Estimated reading time: 3 minutes, 27 seconds
Rosh Hashanah, the Jewish New Year just occurred again. The 10 days following leading up to Yom Kippur is a very important time for reflection, introspection and atonement. The New Year always allows us to start fresh and be added to the book of life, another way of asserting that we wish to be healthy and happy in the New Year along with all of our loved ones and friends. Having just finished this holiday season for the 56th time, I had an experience that made it real to me. What started as a curious situation with a sick tree, turned into a life lesson.
My Arbor Day tradition
I planted a crab apple tree on the last Friday in April of this year as part of my annual Arbor Day tradition. I watered it and took very good care of the tree but it didn’t seem to be taking off like I thought it should. The crab apple tree came in a burlap ball tied with green twine and it looked wonderfully symmetrical and happy when we put it into the ground. Could it be bad soil? Was it missing some vital nutrient? Was there something with the amount of light it was or wasn’t getting?
Through the year, I fed it with some of the compost we create at home and watered it religiously. Concerned about how it was doing, I asked an arborist and horticulturalist Eric Hansen who happened to be one of my clients to take a look. “It looks anemic to me, as I described its signs and symptoms, thin leaves, weak limbs, and just generally not thriving.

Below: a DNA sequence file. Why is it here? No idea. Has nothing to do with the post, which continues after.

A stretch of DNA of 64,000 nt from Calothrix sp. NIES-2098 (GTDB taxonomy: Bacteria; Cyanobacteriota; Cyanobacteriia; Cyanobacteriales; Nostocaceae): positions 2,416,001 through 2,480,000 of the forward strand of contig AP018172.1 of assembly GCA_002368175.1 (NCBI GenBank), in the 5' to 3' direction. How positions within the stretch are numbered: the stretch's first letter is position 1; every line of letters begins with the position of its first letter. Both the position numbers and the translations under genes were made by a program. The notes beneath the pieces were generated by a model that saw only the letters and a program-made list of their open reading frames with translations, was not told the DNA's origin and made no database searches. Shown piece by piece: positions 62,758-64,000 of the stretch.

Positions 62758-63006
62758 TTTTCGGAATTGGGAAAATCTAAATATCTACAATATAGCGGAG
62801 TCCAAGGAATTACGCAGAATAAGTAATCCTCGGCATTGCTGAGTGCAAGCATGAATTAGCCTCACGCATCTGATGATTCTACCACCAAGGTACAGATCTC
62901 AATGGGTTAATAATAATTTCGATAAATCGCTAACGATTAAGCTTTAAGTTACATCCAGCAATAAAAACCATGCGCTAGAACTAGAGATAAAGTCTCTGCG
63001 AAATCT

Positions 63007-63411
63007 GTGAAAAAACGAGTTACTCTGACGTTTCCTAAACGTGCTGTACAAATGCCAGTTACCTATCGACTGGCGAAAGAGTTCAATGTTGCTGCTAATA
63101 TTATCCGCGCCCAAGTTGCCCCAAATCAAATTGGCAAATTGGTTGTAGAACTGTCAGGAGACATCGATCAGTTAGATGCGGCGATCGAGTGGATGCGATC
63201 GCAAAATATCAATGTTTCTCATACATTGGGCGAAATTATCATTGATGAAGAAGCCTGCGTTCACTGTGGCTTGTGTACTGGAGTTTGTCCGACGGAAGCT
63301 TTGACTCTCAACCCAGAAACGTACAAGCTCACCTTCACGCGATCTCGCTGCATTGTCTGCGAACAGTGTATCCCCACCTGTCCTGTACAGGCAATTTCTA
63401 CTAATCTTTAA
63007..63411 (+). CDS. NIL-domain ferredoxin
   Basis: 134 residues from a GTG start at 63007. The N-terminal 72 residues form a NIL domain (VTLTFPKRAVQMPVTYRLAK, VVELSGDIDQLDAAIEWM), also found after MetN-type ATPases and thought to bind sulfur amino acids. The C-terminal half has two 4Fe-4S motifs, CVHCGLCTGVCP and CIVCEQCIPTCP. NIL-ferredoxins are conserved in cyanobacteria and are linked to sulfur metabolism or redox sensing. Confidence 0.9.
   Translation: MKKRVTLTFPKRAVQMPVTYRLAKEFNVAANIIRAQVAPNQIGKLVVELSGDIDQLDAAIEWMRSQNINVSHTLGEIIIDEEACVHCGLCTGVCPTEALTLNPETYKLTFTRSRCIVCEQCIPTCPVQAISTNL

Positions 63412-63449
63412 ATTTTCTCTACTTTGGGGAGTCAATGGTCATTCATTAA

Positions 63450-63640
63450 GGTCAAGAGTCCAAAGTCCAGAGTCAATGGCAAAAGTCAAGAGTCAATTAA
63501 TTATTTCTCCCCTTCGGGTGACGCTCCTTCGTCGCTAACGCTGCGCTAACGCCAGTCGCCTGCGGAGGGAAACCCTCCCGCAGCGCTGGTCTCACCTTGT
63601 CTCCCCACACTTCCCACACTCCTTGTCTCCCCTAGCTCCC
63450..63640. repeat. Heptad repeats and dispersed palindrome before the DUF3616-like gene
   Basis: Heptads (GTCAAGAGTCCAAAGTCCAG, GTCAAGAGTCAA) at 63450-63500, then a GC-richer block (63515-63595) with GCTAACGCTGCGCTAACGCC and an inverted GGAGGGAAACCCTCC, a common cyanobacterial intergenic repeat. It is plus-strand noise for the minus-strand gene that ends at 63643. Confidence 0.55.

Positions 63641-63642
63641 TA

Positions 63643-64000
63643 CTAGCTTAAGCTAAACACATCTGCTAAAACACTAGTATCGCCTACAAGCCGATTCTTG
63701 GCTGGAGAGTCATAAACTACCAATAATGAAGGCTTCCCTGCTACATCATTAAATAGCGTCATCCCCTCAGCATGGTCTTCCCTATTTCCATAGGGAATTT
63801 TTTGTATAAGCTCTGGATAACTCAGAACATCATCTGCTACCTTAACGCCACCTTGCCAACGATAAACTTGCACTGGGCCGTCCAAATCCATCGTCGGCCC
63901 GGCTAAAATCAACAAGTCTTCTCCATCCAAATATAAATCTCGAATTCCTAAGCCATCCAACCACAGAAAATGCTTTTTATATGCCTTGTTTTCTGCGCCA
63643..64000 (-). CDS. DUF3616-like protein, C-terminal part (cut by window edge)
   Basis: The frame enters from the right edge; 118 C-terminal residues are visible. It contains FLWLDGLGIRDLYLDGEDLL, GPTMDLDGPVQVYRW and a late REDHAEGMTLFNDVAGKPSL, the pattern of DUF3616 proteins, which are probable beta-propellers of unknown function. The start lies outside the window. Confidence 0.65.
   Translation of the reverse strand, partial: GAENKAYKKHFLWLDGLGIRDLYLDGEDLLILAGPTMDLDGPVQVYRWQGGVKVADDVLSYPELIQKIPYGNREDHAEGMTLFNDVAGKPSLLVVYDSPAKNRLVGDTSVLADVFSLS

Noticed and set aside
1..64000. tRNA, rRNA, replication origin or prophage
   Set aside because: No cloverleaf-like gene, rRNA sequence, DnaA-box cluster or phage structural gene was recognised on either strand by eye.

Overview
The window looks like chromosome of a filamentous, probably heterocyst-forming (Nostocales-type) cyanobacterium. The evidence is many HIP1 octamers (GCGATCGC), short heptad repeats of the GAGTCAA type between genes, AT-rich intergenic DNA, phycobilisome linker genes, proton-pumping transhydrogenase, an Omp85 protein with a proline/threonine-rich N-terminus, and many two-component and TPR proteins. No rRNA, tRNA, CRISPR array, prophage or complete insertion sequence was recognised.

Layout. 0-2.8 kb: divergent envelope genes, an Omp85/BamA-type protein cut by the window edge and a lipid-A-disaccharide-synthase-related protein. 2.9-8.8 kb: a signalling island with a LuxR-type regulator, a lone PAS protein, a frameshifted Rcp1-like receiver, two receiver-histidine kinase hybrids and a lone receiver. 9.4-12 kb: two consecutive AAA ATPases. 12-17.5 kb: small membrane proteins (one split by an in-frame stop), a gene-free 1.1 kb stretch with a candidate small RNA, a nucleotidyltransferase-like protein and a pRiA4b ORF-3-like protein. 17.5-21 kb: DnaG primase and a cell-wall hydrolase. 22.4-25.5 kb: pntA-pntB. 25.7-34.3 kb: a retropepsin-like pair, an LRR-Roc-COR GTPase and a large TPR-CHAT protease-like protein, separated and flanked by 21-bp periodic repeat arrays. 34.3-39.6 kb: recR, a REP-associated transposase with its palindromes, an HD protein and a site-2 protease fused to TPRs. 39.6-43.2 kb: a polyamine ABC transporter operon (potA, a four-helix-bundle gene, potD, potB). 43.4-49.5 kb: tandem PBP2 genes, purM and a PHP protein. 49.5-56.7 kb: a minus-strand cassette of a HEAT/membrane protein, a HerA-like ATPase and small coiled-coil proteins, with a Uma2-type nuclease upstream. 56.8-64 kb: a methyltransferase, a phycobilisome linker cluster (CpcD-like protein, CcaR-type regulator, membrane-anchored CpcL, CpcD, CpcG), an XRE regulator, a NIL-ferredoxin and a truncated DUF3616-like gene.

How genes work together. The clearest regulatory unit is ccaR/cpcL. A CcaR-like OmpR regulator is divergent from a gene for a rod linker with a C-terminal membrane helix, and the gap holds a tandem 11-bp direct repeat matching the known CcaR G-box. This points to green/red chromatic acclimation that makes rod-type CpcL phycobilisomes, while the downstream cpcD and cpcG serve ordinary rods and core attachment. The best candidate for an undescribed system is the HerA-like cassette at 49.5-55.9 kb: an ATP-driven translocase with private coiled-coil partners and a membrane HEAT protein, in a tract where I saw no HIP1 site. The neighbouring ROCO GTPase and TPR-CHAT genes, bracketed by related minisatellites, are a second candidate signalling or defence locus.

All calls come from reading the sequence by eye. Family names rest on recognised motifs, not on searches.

Like any practitioner he said, “Let me take a look” and he made a house call. Eric quickly identified the little cachectic tree correctly down to its genus and species. He stood silently while he inspected it, then he muttered where it was grown and how old it was. He pointed out a frost crack on the trunk, indicating it had had a hard season in its short life. “Those vertical cracks occur when we get an early freeze prior to the sap draining from the tree in fall”, he explained. Then he inspected the leaves and zeroed in on the base. That is when he had his ah-ha moment.
Here’s your problem!
Grab me a shovel and a knife he said. Like a surgical assistant, I sprang into action. “Have you ever seen trees that crack off at the base?” he asked. Probably but I had not paid attention. “Here is your problem!” he said matter-of-factly (an old favorite EMS line of mine) as we feverishly worked together clamoring at the base of the tree.
“The burlap sack is biodegradable but the twine is not.” I could see where the tree was trying to grow but the twine was holding it back at the base! “This can kill a tree easily,” he said. Sadly, I could see where growth had occurred below where the twine had been restricting the tree’s growth. I felt guilty and remorseful, how could I have been so cruel and negligent. What would my mom say?
After removing the twine and tossing it out, I felt a bit foolish for not having inspected the tree more closely upon planting it. That is when a huge feeling of relief came over me. No real harm done, according to Eric, “We caught it in time, Just wait till next year”, he said, “This baby is really going to take off.”
My life lesson
The follow morning, while sipping my second cup of coffee, I started to draw parallels in my life to that of the crab apple tree. Unleashed to achieve my potential to grow and prosper in my life is a very calming, inspired place to be. We’ll see how we do together in the coming years. I encourage all of my readers to look at your lives and see if you can find the twine at the base of your metaphorical tree trunk and release it.